Carryn Martin recently joined Flow, a new app that rewards good tenant behaviour, as brand manager.
Here, Martin tells us why she’s excited to be entering the proptech space, joining such a young company and more about behavioural economics as a tool to help achieve business objectives…
Congratulations on your new appointment. How do you feel about it?
Thank you! I’m grateful and excited about the opportunity. I’ve wanted to embark into the unknown for so long, craving innovative and entrepreneurial minds to collaborate with, and this it. I’m very happy!
Tell us more about the role and what you’re most looking forward to.
Being part of something unknown and helping it evolve into something people know and need has got to be the most exciting part of this journey. Developing Flow as a trusted necessity in the minds and lives of ‘Generation Rent’ is my core function, which as I’m sure, involves many facets.
Having the opportunity to be a part of and having influence in something from the very beginning is what most appealed to me (Flow launched in 2019). Often, we’re just slotted into the conveyer belt of what has already been done, commissioned to keep doing the same thing.
This is different. The highlight would have to be that no two days are the same. Each day is filled with new lessons and achievements, both big and small.
What do you love most about your career in general and brand management in particular?
Brand management is always evolving as new tools and techniques emerge in the industry. I enjoy the nature of having to keep up with changes in the way we consume brands, and researching what it takes to forge new trends. In my career, I love that there’s always something to learn. There’s no one way to solve a problem or satisfy a need, there are 100s. The excitement and challenge lies in ascertaining the best ways for each particular problem or need.
And of course, to do all these wonderful things, one gets to engage and work with some brilliant people. Collaboration is one of the best parts!
Tell us a bit about your experience in the industry and how you feel about entering the proptech space.
I was fortunate enough to have had the opportunity to work for and with some prominent brands early on in my career – Redbull and Audi. My experience, however, wasn’t linear, and that’s how I landed here. I did marketing within the property industry (Rabie Property Group), and writing for rewards (eBucks), so Flow was the perfect fit.
The proptech space requires unique solutions to brand and marketing, and having the opportunity to apply my unique experience is stimulating and challenging. Being a niche industry, which is still in the infant stages, the propetch space has extensive potential. The rapid growth over the last few years is just the tip of the iceberg.
What are some of the challenges and opportunities facing marketers in this sector, that you’ve become aware of since joining the company?
Since joining, the prevalent challenges are time and novelty. With the local proptech industry being at its infant stage (in SA), users interacting and transacting this way is all new. In turn, the challenge for marketers is that marketing, analyses and consumer insights are drawn from smaller samples than that of more mature industries. The nature of the industry being disruptive means time is a challenge too. It takes time to research, to develop, to implement and it moves so quickly. Things are changing as they grow and as we learn, and it all takes and impacts time.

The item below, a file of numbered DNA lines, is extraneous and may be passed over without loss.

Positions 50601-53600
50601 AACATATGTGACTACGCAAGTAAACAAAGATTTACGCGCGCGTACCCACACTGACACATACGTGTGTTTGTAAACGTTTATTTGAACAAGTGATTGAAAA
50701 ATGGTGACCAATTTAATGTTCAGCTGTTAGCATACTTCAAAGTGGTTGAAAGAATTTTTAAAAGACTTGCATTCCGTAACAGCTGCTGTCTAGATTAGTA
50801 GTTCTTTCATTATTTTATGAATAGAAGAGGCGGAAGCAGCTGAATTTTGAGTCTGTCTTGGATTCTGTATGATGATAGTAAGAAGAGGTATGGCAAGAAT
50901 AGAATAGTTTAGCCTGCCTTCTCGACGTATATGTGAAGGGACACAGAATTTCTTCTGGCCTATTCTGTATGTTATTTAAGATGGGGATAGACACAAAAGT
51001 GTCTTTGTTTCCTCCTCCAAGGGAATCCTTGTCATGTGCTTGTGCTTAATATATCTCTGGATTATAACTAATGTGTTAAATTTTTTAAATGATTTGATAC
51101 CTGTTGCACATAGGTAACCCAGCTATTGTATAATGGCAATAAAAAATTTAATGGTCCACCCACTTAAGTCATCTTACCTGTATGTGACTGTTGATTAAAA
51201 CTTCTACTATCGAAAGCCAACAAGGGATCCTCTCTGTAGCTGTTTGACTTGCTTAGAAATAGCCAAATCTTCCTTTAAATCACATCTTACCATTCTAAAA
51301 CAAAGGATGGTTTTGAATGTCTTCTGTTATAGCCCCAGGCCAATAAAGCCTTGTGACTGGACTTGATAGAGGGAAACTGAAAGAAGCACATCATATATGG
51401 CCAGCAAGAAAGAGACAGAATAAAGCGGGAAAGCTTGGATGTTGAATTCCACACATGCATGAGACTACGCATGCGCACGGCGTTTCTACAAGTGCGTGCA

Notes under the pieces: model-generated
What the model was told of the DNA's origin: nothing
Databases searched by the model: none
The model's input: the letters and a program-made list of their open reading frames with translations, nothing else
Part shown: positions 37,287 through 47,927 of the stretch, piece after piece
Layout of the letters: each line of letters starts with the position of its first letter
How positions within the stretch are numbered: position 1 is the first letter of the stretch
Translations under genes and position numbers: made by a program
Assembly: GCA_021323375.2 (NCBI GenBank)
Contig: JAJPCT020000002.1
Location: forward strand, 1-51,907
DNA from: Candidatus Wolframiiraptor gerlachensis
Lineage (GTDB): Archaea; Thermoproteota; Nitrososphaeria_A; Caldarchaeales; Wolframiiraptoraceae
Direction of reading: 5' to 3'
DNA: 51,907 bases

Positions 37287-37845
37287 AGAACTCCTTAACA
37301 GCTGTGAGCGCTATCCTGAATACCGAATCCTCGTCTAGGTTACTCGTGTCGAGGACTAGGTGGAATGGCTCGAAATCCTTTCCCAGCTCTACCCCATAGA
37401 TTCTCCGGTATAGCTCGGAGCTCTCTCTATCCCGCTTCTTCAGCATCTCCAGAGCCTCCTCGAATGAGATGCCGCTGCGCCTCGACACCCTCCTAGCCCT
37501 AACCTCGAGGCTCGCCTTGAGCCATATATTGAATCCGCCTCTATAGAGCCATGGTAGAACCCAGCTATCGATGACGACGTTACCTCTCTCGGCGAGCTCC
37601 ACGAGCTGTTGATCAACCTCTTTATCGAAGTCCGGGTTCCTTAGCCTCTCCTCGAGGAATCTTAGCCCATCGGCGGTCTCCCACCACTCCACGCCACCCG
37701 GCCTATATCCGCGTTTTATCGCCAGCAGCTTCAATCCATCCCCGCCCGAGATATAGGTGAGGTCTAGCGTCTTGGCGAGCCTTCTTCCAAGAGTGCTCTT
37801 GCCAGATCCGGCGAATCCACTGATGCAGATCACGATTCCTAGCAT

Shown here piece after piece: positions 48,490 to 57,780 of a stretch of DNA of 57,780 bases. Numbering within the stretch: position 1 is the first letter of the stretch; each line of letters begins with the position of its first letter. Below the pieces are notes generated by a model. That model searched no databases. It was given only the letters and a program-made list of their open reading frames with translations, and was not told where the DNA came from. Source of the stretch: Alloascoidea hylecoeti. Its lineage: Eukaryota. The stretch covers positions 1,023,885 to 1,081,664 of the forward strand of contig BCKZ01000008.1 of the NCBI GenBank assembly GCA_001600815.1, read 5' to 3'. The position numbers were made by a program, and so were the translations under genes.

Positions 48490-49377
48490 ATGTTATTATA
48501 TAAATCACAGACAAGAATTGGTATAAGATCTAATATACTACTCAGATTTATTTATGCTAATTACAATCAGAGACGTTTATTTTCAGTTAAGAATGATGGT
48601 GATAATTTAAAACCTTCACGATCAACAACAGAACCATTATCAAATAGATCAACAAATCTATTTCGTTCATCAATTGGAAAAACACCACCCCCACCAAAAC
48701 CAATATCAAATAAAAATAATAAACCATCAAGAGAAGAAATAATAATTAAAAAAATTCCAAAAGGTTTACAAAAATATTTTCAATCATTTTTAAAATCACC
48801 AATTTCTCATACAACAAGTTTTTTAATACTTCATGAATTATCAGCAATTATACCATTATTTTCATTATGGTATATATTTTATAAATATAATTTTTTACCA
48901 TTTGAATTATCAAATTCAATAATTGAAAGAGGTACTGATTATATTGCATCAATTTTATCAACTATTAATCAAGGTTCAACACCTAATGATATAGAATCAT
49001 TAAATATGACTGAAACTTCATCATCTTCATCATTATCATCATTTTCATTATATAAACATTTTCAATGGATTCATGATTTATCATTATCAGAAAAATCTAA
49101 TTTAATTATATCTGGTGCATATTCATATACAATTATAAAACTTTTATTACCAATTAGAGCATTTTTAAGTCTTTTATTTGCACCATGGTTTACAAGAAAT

How do behavioural economics play a part of Flow’s offering (rewarding good tenant behaviour)?
Behavioural economics proves that we are social animals driven by things other than money. It is our intrinsic need/motivation to achieve and receive recognition and reward, hence the gamification of rewards and loyalty programmes. Flow uses this together with a proprietary algorithm, understanding the complexity around present-bias and achievement, to encourage a positive change in behaviour that relates to the customers’ biggest expense item, their rent.
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What are the pros and cons to focusing on behavioural economics?
I wouldn’t say the focus is behavioural economics, but rather that it’s a pivotal tool we employ to achieve desired objectives. That said, there are pros and cons. One pro would be that behavioural economics is data-driven to produce the desired effect. A con, I would say, is that it’s a beast fitting across business items lying in data science. It’s a simple plug-and-play solution. It requires continuous assessment, development and improvement.
What’s at the top of your to-do list (at work)?
If there was a list, it would be horizontal [laughs]. Most tasks are high priority owing to the nature of our business being a startup. My key focuses are diving into metrics on spend, exploring new opportunities for the brand, Flow Marketplace partners and mapping out the Flow rewards offering.
What are you currently reading/watching/listening to for work?
Reading: Yes! 50 Secrets from the Science of Persuasion by Noah J. Goldstein, Robert Cialdini, and Steve Martin
Listening: How I Built This with Guy Raz
I’m a firm believer in learning from others’ successes and failures.
Tell us something about yourself not generally known?
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